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US says Vietnam tires are subsidized by undervalued currency

Commerce Department also accuses South Korea, Taiwan and Thailand of dumping

Containers are loaded onto a ship at Tien Sa port in Da Nang city, Vietnam.   © Reuters

WASHINGTON (Reuters) -- The U.S. Commerce Department said on Monday that car and light truck tires from Vietnam are being unfairly subsidized due to a currency undervaluation, the first finding of its kind by the agency.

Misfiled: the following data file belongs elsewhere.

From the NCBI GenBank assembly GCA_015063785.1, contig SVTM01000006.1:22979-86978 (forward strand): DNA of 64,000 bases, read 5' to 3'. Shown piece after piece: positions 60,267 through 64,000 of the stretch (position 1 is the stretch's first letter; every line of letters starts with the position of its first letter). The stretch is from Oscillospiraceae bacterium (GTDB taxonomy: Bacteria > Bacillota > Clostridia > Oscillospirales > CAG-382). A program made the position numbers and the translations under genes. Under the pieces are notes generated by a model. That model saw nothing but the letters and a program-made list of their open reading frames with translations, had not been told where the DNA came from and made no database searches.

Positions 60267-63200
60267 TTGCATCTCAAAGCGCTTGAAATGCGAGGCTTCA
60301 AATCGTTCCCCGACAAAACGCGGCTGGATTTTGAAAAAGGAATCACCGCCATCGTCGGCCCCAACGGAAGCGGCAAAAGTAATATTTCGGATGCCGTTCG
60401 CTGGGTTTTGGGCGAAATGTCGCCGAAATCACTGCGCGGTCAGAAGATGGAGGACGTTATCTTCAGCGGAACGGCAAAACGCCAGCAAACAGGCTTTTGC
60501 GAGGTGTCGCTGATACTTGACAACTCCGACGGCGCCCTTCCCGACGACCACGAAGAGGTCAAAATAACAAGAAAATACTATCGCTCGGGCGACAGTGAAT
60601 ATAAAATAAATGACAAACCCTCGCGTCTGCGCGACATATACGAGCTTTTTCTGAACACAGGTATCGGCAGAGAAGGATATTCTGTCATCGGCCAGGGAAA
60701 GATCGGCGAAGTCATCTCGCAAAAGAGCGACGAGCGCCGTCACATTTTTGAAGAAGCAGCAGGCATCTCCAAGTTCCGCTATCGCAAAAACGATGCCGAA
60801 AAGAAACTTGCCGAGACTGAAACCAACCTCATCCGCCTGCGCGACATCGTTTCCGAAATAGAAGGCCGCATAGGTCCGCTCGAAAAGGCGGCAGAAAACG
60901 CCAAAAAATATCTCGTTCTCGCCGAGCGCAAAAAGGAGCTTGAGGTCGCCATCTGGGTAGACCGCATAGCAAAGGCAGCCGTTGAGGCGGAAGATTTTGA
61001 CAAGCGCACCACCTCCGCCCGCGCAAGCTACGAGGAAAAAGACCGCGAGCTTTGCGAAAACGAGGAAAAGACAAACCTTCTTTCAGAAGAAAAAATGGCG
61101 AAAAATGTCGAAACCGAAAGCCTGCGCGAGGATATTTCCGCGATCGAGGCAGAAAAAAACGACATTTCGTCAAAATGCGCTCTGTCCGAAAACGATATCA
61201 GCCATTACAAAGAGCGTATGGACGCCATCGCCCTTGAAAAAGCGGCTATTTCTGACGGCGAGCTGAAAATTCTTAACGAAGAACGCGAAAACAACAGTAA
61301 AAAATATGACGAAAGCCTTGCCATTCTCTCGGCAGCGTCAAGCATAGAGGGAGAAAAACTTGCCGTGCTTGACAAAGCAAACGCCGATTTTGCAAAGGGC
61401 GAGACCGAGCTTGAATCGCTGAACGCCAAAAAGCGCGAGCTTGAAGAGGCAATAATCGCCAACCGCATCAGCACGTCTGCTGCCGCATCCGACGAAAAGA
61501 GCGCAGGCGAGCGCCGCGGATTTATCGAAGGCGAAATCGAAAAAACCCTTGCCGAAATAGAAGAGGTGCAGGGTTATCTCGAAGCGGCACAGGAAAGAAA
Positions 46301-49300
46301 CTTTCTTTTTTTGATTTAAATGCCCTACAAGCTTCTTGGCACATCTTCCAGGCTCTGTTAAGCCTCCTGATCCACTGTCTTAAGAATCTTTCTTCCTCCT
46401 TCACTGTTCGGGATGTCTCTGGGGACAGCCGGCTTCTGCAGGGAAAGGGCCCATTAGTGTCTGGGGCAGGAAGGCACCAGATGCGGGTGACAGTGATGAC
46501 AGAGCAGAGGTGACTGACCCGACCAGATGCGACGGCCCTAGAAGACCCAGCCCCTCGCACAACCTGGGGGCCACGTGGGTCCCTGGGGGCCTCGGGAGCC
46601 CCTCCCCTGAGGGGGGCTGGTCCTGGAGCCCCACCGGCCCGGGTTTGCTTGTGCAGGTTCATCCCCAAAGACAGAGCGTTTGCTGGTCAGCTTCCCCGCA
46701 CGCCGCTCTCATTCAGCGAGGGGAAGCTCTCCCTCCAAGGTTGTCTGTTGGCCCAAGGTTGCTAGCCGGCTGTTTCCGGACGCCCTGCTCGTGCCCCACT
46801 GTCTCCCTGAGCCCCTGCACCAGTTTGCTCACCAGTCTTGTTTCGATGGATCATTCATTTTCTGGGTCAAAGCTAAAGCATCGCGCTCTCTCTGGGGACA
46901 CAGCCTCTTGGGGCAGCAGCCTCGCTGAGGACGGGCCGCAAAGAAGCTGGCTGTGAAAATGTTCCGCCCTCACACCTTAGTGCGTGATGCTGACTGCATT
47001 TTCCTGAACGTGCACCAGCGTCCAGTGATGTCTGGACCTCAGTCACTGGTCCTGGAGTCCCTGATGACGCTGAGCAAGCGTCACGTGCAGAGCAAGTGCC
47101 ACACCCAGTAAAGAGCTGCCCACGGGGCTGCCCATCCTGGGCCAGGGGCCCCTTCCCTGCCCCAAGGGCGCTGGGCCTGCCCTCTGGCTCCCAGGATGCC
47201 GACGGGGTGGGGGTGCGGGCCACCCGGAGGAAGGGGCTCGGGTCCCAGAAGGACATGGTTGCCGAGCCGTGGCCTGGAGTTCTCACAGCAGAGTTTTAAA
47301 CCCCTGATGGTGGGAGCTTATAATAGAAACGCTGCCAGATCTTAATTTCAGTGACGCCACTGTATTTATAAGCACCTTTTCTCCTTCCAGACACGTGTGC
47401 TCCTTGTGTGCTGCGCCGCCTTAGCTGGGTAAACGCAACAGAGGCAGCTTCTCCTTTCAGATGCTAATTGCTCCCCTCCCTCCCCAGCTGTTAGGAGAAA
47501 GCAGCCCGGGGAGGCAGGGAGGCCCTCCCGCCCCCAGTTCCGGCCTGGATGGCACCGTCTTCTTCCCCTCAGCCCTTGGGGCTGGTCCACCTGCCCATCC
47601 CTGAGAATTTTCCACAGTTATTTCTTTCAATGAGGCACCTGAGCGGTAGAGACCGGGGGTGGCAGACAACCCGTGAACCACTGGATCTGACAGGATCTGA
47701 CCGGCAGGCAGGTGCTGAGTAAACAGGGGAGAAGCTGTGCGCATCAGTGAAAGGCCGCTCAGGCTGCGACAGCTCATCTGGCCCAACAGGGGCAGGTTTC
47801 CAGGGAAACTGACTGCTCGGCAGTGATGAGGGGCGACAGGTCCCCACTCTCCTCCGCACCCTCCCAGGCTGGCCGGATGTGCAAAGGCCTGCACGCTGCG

Tires from Vietnam are being subsidized at a rate ranging from 6.23% to 7.89% through the conversion of U.S. dollars into Vietnamese dong at an undervalued exchange rate, the department said in its final determination in the trade case.

It also found in its investigation that tires exported from South Korea, Taiwan, Thailand and Vietnam had been dumped at below-market rates in the United States, the Commerce Department said.

Tires from South Korea were dumped at a rate of up to 27%, from Taiwan at up to 102%, from Thailand at up to 21% and from Vietnam at up to 22%, it said.

In 2020, U.S. imports of car and light truck tires were valued at approximately $1.2 billion from South Korea, $373 million from Taiwan, $2 billion from Thailand and $470 million from Vietnam, the department said.

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